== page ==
So next spring when I do another batch I will put electrolytes in their water for the first two or three days.
  6. Bluff Country Chicken

    Bluff Country Chicken Out Of The Brooder

    Feb 3, 2011
    SE MN
    Did you put any sugar in the water? I've put 12 tbspns per gallon in the past for the first couple days. I don't know if it's the reason or not, but I've had pretty decent survival rates.
  7. ngamtnman

    ngamtnman Out Of The Brooder

    May 18, 2011
    North GA
    No I didn't put anything in the water when I first got them. I ordered some electrolyte mix to use next spring when I do a batch.

    I haven't lost anymore; they all seem to be thriving very well now.
  8. WishboneDawn

    WishboneDawn Out Of The Brooder

    Jun 19, 2011
    Nova Scotia, Canada
    I think you're right about the vitamin and electrolyte mix. It's pretty stressful being shipped and that's a big help to them.

    Go easy on the lazy thing, poor guys. They get a bad rap for this but honestly, that's probably part of why they grow so fast!

    What you're doing sounds a lot like what we did. I think after 5 weeks or so we stopped the 12 on/12 off pattern of feeding and just went out severa times a day and dumped a big bunch of feed on the lawn (they were free during the day). After that they roamed the lawn for extra protein. I also found that made them much more active and hardy then I'd been led to expect. At 10 weeks they finished at 6-8 lbs dressed so it seemed to have worked! [​IMG]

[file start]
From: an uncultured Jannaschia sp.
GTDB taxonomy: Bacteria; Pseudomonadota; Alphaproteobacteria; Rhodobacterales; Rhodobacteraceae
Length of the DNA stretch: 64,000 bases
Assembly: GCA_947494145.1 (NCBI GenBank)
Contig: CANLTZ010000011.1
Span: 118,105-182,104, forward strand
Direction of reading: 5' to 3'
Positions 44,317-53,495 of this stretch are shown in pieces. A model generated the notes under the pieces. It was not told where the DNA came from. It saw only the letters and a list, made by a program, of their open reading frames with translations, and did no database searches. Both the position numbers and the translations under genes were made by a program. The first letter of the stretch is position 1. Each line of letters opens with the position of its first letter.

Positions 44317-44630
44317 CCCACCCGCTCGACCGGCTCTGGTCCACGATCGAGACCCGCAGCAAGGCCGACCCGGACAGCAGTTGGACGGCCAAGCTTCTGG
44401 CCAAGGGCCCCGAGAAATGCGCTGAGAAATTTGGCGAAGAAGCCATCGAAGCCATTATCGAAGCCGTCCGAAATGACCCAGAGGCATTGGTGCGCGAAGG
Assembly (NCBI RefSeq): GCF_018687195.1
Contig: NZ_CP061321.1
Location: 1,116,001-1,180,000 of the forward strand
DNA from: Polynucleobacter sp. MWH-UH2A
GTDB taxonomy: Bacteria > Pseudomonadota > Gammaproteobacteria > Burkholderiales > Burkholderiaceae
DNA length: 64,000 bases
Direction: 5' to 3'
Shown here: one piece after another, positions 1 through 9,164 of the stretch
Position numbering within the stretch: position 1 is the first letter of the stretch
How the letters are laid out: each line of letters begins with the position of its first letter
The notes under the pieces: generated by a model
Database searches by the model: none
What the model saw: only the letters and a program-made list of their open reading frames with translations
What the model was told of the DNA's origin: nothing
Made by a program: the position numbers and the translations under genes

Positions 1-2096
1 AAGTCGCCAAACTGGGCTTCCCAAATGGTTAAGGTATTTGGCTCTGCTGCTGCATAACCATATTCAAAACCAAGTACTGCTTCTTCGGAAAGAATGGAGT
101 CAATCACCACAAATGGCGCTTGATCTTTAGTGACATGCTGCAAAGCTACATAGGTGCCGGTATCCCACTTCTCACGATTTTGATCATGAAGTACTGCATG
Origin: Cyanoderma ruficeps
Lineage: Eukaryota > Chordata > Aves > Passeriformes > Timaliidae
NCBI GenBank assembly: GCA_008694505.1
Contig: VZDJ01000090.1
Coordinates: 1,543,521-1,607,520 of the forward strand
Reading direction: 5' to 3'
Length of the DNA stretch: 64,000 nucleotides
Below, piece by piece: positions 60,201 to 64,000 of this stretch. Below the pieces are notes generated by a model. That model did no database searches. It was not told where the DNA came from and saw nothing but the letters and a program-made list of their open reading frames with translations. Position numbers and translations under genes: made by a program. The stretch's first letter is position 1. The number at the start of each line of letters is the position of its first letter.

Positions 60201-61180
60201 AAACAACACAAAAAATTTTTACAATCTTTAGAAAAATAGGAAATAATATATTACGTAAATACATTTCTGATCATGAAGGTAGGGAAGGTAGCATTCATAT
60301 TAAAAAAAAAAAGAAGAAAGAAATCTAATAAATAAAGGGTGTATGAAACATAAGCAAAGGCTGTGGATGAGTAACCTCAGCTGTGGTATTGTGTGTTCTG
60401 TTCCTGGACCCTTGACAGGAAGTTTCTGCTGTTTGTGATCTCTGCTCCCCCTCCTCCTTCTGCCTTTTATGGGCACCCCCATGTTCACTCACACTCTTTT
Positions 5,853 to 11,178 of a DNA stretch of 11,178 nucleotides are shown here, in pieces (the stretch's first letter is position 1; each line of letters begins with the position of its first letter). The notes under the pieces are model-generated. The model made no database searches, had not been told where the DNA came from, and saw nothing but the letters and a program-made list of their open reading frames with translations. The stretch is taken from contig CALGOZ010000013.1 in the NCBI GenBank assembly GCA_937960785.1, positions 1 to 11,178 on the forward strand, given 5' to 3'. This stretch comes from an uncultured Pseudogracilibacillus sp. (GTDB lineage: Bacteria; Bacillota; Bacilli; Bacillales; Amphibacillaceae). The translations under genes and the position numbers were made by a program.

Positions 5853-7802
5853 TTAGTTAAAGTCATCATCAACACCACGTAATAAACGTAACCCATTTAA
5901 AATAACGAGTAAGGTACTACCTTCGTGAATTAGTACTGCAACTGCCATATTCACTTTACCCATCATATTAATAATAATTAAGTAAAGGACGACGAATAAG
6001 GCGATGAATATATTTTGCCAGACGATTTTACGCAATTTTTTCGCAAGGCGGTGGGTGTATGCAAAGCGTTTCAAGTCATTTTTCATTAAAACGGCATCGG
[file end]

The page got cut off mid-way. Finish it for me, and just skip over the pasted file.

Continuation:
9. mcf3kids

    mcf3kids Chillin' With My Peeps

    Mar 24, 2011
    I put the electrolyte supplement in all chicks water for the entire first wee (layers or meat) - knock on wood I have only lost one each batch. Hoping my next batch of 30 (9/7) will have a 100% success rate. It is def. a learning process. Fresh water and fresh food and cleaning the brooder/tractor daily have been key. Good luck - it is a pretty cool process - start to finish!
  10. Tracydr

    Tracydr Chillin' With My Peeps

    That's more than I usually lose in a shipment, although if I have Banties shipped I sometimes lose a high percent. They are just so tiny that I don't think they have as much reserves for the shipping process.
    I usually do the electrolyte/vitamin mix and sugar. I stop the sugar after the first few days. I'm going to add yogurt and organic apple cider vinegar on my next batch, since I never use medicated feed, although I don't think I've ever had a coccidiosis problem.
    I also start feeding fenugreek and mung bean sprouts the first week. They are a great source of all sorts of vitamins and minerals, as well as proteins. Plus, fenugreek has been shown to increase appetite and weight gain.
    Make sure you add a little fine grit if you add greens or sprouts.
    I get my second batch of broilers in three weeks! 6 red broilers and 10 Cornish X from Ideal.